Fats or lipids are thought to be deleterious to human health, but recent research has begun to identify beneficial roles for these molecules. Branched fatty acid esters of hydroxy fatty acids, named FAHFAs, are a newly discovered group of lipids that are produced in mammalian tissues (mouse and human), with highest levels in adipose (fat) tissue. Administration of purified FAHFAs to mice reverses diabetes and reduces inflammation, indicating that raising the levels of these lipids in vivo would be of therapeutic benefit. Indeed, analysis of FAHFA levels in humans revealed that people with type 2 diabetes had lower FAHFA levels than healthy individuals. Administration of pure FAHFAs in mice provides an experimental framework to study these lipids, but lipids make inferior drugs because they are not absorbed well and at high doses they can cause problems in the gastrointestinal tract. Therefore, an alternative approach to raising FAHFA levels would be to inhibit the proteins that are responsible for degrading these lipids in vivo. By blocking these proteins, FAHFA levels should increase leading to improved health, such as reduced inflammation. As new lipids, very little is known about the proteins and metabolic pathways (i.e., the biochemistry) that are present in the body to control the concentrations of FAHFAs. Recent work reported the first two enzymes capable of degrading these lipids, but these enzymes are not thought to be present in adipose tissue where the highest levels of FAHFAs are found. In new data introduced in this application, an adipose tissue enzyme called Ces3 in mice and CES1 in humans is found to degrade FAHFAs. And mice that lack Ces3 have higher FAHFA levels suggesting that this enzyme can also control FAHFA concentrations in a living animal. Ces3/CES1 are already interesting genes because the loss of these proteins from mice dramatically improves their metabolic health. As a result, Ces3/CES1 is a potential target for treatment of metabolic disease, but to date, no natural substrates for this enzyme have been reported. By defining the lipid substrates of Ces3/CES1 in vitro, in vivo, and pharmacologically, this application has the potential to provide the mechanistic insight necessary to promote the development of Ces3/CES1 inhibitors as a new class of anti-diabetic and anti- inflammatory drugs.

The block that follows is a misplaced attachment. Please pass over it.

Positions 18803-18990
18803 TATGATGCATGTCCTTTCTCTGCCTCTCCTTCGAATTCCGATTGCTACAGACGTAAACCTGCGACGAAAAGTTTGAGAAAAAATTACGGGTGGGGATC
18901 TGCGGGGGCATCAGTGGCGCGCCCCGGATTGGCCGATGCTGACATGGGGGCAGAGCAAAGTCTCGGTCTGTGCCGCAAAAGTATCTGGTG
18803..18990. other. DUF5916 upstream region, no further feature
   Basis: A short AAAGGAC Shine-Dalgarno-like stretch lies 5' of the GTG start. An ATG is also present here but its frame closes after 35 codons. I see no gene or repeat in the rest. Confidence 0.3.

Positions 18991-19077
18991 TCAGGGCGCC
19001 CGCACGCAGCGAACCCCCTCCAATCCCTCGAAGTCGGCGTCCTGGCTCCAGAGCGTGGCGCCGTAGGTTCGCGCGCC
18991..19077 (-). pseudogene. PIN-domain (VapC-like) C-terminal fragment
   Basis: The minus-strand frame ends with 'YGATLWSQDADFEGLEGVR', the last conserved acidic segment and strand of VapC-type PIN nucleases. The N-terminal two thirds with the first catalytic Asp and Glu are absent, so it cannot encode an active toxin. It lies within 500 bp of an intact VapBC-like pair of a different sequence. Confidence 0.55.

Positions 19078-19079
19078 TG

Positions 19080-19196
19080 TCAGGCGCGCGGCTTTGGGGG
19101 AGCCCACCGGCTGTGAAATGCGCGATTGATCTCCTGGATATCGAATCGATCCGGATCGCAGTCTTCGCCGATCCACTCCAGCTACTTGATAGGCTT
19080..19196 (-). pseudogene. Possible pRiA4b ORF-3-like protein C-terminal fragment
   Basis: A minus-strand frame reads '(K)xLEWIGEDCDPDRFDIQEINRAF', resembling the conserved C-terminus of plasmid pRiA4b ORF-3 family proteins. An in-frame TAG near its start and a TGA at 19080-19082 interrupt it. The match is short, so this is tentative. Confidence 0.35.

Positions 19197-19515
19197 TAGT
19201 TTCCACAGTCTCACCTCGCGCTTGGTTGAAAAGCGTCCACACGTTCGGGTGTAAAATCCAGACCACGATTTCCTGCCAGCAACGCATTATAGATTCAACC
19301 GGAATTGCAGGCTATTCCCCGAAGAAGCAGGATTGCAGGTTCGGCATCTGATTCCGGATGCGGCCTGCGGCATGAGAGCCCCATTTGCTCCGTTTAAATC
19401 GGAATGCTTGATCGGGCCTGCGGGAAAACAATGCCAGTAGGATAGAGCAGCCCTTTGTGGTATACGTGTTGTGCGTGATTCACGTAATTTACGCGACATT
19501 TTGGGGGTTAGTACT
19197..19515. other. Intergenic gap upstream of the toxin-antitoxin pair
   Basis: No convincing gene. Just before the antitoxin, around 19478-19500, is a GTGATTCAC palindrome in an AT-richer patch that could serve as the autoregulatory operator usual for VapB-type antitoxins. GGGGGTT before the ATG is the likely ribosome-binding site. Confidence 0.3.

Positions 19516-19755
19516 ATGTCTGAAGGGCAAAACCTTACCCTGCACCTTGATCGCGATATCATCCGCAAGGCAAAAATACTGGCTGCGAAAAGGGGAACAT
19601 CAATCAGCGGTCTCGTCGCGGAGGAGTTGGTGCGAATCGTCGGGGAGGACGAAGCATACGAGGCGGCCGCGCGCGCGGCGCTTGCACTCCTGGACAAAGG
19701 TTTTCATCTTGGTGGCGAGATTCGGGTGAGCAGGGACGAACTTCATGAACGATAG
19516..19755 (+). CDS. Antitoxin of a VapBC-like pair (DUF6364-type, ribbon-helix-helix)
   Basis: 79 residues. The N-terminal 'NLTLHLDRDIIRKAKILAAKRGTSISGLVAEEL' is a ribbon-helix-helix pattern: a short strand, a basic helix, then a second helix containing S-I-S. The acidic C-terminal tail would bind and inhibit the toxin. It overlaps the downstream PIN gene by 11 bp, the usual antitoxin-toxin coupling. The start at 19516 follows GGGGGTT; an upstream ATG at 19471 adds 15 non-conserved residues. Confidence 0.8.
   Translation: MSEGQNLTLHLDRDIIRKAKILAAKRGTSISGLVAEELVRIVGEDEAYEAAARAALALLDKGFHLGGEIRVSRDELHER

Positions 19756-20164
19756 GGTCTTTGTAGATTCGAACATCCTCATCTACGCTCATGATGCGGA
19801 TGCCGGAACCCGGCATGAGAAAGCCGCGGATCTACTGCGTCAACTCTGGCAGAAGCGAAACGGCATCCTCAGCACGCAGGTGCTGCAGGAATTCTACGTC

Gaps in knowledge of the molecular pathways that underlie diabetes and inflammation limit our ability to develop effective new therapies. This application explores the potential to harness a recently discovered novel family of bioactive lipids in human tissues named FAHFAs to treat disease by targeting the proteins that control FAHFA levels in vivo. The scientific knowledge gained from this work can eventually be used to develop next- generation anti-inflammatory and anti-diabetic drugs.
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